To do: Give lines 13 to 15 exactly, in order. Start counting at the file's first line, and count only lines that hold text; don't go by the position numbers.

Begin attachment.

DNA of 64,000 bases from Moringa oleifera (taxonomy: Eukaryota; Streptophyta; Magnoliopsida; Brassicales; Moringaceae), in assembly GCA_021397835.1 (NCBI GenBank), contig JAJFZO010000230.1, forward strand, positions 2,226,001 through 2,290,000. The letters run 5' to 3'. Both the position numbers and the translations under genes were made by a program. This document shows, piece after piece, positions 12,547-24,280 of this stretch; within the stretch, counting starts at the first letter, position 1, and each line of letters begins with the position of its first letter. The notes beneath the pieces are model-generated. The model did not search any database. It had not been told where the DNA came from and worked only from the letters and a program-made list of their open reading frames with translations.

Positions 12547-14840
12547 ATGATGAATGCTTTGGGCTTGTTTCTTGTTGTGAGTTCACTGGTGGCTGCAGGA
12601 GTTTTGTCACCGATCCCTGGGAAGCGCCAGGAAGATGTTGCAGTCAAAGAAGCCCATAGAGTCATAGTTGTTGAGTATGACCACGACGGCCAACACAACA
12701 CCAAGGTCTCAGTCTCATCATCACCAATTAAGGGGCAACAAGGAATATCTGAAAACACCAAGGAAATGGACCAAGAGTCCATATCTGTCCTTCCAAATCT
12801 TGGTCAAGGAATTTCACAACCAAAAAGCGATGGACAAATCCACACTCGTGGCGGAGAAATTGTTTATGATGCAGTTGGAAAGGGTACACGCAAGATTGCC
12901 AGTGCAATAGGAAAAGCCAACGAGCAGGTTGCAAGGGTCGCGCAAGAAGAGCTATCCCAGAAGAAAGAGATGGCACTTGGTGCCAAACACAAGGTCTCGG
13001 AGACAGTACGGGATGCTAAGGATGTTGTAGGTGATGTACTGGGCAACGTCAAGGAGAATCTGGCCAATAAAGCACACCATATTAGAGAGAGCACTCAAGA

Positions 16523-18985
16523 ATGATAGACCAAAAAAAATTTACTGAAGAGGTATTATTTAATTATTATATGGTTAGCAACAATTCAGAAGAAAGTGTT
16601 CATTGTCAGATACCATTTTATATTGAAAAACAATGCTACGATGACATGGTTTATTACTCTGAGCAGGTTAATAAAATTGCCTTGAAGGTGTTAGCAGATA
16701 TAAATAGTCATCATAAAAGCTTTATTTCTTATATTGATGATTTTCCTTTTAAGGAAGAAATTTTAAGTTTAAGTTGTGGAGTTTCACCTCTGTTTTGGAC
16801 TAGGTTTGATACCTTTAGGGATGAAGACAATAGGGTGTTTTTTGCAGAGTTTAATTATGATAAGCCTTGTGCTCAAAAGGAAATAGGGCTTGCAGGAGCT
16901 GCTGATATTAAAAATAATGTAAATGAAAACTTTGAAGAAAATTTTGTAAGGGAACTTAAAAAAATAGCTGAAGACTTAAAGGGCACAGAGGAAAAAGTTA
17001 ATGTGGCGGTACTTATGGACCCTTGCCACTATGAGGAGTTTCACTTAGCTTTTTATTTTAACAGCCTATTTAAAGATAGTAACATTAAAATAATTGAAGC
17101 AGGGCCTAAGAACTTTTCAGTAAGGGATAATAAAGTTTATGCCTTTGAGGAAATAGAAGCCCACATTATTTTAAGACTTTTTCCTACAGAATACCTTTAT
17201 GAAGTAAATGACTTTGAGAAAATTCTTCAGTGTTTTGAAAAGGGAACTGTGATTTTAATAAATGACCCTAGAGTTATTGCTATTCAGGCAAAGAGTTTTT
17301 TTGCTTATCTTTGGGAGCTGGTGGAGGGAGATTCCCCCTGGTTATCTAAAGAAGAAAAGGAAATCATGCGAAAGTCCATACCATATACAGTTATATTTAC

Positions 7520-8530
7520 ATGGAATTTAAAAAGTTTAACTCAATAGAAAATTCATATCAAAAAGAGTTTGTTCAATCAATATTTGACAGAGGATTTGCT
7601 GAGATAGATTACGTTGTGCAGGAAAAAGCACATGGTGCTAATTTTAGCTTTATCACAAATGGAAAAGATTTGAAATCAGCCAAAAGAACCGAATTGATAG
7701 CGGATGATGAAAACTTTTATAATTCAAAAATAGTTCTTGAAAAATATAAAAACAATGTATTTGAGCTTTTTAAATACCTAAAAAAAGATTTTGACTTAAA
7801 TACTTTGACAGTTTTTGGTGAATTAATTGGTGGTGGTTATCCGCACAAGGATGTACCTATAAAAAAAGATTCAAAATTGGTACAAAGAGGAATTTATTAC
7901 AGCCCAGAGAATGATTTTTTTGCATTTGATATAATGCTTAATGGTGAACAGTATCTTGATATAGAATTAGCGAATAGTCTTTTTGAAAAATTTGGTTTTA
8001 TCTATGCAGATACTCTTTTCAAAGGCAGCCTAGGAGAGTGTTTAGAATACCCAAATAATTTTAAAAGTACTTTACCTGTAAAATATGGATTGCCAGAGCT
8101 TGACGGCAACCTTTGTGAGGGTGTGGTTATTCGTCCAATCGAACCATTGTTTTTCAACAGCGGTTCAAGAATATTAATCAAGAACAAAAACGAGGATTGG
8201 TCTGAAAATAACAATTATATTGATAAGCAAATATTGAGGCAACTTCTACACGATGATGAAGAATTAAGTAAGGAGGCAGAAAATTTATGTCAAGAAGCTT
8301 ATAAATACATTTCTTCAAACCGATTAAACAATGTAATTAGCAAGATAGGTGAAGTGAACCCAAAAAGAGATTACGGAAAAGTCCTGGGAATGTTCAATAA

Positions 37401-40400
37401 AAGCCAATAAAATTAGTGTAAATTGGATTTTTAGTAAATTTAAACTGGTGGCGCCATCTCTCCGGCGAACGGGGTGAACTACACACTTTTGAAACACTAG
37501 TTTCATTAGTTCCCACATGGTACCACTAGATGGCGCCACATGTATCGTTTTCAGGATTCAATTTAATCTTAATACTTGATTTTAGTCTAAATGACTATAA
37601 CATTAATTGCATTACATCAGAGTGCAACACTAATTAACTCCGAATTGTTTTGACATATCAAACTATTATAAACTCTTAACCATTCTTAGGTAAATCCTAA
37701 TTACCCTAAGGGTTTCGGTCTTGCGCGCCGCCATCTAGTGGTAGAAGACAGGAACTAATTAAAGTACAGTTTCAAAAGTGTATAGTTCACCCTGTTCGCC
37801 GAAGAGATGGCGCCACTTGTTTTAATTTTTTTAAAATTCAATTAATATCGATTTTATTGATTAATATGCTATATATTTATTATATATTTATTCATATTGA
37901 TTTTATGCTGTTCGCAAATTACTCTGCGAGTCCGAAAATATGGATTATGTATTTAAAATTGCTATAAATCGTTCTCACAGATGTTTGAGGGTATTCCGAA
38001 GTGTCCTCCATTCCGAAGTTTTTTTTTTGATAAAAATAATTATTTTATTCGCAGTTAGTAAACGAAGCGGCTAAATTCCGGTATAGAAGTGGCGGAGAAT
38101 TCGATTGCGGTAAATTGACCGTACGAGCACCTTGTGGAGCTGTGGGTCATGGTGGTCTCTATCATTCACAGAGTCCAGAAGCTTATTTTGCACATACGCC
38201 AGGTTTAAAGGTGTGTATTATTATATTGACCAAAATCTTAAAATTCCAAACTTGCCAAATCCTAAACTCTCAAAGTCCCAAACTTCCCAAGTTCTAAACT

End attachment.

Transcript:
16801 TAGGTTTGATACCTTTAGGGATGAAGACAATAGGGTGTTTTTTGCAGAGTTTAATTATGATAAGCCTTGTGCTCAAAAGGAAATAGGGCTTGCAGGAGCT
16901 GCTGATATTAAAAATAATGTAAATGAAAACTTTGAAGAAAATTTTGTAAGGGAACTTAAAAAAATAGCTGAAGACTTAAAGGGCACAGAGGAAAAAGTTA
17001 ATGTGGCGGTACTTATGGACCCTTGCCACTATGAGGAGTTTCACTTAGCTTTTTATTTTAACAGCCTATTTAAAGATAGTAACATTAAAATAATTGAAGC